Check out my blog on: 7 Ways Leadership Can Support D&I Initiatives

  1. Think of DEI Through a Remote Work Lens

Organizations are navigating work right now from a remote work perspective. And while some people will return to “business as usual” after this settles, this is now a time to consider entertaining new and different talents that haven’t been on our radar before.

The benefit is that remote work can actually open up work for underserved and under-represented individuals.

Many individuals have now grown a comfort level to not having to be in the office. It could be from insecurities they have from invisible disabilities — maybe they don’t have comfort in face-to-face settings, but now they are proving to be more qualified and productive in a remote setting. Do we really need to change this for those individuals?

For workers who have been thriving in these current times, how can you continue to allow them to thrive if they have reached their stride in the remote working environment? Also, how can you cast the net even wider to attract talent that may be limited in their ability to commute?

For some companies, it might be valuable to hire remote workers who weren’t in the normal hiring pool before. They can access and utilize an additional pool of diverse talent.

There are some people who may live in rural areas and it might take them 1-1.5 hours to get to the next biggest city. Maybe they are caring for older parents or just never had the financial opportunity to leave their town. Companies can now be more thoughtful and flexible about remote work hiring.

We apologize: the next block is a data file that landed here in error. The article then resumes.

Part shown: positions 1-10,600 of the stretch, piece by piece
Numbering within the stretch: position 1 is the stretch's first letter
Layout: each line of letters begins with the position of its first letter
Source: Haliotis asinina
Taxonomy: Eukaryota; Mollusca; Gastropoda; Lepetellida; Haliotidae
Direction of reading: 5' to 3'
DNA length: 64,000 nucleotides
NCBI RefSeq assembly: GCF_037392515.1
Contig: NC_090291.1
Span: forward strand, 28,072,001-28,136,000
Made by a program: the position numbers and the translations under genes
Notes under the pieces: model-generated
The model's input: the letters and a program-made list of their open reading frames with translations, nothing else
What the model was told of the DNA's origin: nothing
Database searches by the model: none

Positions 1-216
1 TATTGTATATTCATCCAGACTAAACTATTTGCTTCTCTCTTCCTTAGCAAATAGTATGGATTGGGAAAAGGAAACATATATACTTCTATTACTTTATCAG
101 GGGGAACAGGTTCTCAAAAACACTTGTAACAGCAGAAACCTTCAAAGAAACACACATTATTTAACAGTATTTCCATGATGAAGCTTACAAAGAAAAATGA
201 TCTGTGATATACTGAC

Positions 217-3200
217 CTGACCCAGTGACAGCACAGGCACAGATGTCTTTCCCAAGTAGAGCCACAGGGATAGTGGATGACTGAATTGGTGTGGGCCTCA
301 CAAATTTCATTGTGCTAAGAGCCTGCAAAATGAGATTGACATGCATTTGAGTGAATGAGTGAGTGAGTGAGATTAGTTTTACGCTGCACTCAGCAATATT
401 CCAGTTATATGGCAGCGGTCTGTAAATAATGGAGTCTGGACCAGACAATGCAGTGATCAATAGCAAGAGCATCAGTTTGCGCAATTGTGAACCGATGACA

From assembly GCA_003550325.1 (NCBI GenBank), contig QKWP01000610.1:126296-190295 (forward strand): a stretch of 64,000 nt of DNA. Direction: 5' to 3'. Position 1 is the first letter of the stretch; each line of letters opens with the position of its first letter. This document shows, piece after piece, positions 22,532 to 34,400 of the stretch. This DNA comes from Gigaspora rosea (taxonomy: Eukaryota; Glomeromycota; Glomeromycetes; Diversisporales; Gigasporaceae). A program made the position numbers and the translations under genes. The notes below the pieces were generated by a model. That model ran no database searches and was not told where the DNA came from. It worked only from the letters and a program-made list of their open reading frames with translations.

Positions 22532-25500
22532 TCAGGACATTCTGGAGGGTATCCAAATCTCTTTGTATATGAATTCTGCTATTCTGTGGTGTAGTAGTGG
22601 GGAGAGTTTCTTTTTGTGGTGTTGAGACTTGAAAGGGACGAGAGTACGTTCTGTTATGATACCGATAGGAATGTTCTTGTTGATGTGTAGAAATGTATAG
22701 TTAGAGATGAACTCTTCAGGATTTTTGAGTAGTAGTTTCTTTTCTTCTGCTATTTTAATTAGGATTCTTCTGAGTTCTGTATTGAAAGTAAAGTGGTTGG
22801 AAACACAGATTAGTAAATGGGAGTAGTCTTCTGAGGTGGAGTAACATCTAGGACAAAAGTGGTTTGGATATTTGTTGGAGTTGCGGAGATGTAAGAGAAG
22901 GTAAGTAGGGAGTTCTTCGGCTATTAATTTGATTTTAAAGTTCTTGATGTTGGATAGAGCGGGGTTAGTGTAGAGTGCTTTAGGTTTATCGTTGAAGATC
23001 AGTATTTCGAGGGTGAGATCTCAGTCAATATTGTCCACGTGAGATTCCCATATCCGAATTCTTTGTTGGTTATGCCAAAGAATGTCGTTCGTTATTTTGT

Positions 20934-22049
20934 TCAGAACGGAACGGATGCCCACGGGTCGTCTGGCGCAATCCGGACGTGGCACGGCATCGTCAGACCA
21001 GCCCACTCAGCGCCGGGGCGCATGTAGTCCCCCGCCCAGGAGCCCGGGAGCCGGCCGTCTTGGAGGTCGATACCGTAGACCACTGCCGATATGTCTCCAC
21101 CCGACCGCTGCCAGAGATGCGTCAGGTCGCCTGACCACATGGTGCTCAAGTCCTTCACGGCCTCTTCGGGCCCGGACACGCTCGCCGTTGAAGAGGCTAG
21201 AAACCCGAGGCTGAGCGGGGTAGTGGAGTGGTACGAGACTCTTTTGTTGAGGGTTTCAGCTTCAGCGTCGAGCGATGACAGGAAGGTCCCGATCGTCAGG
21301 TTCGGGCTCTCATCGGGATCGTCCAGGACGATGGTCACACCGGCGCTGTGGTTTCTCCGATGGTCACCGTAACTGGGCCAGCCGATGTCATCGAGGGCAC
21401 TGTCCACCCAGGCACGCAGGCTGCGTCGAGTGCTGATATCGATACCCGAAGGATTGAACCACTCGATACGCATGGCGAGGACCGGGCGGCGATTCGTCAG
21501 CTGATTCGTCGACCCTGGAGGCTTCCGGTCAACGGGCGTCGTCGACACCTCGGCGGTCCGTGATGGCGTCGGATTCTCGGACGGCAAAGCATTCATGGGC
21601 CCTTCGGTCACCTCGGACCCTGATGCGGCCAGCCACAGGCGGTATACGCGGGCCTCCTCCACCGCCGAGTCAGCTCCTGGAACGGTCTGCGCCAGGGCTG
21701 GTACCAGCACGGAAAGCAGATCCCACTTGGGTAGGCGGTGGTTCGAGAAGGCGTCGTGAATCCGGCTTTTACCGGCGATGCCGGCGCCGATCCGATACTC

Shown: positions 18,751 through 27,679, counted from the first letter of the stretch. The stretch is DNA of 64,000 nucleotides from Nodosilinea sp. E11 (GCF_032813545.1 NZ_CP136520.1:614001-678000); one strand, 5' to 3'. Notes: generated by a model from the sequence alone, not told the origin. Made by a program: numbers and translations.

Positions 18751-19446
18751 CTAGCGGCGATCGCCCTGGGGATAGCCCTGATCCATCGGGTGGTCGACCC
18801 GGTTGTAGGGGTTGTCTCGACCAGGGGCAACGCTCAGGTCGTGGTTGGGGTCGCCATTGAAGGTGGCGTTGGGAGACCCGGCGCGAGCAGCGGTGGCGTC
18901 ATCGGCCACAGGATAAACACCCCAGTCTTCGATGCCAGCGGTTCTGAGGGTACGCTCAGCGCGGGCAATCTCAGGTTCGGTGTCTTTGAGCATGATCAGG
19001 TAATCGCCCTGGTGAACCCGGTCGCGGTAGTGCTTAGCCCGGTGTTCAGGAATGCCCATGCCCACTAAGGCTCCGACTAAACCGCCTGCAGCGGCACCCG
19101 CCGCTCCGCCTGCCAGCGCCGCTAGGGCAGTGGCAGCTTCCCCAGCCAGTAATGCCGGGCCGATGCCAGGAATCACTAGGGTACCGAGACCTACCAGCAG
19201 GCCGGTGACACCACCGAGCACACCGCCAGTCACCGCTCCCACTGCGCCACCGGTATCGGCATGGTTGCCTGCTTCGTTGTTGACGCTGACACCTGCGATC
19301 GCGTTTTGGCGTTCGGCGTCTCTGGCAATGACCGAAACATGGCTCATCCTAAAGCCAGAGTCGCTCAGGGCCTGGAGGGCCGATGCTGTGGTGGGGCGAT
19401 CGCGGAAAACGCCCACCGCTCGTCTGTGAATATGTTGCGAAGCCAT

On the other side, how can organizations be sure that their employees succeed post-turnover?

There are people losing their jobs because remote work is not an option for them or their company. This could be detrimental for people with a disadvantaged background. In these situations, businesses can provide services such as reskilling programs or severance packages.

Going forward, we will have to think of how to support remote work and how to insulate against any negative effects as well. The coming shifts with remote work will be extremely interesting in the business world, especially from a lens of DEI.

  1. Over-Communicate with Empathy and Compassion

There’s no denying that empathy and compassion are both vital right now. Anytime we find ourselves in a period of time where there’s so much uncertainty — we need to over-communicate. 

We must ensure that leaders and messengers on behalf of the company are thoughtful and considerate. There is value in those leaders demonstrating vulnerability and sharing how much they’re navigating and being impacted by this crisis. This allows others to know they are not alone and that moments of uncertainty abound.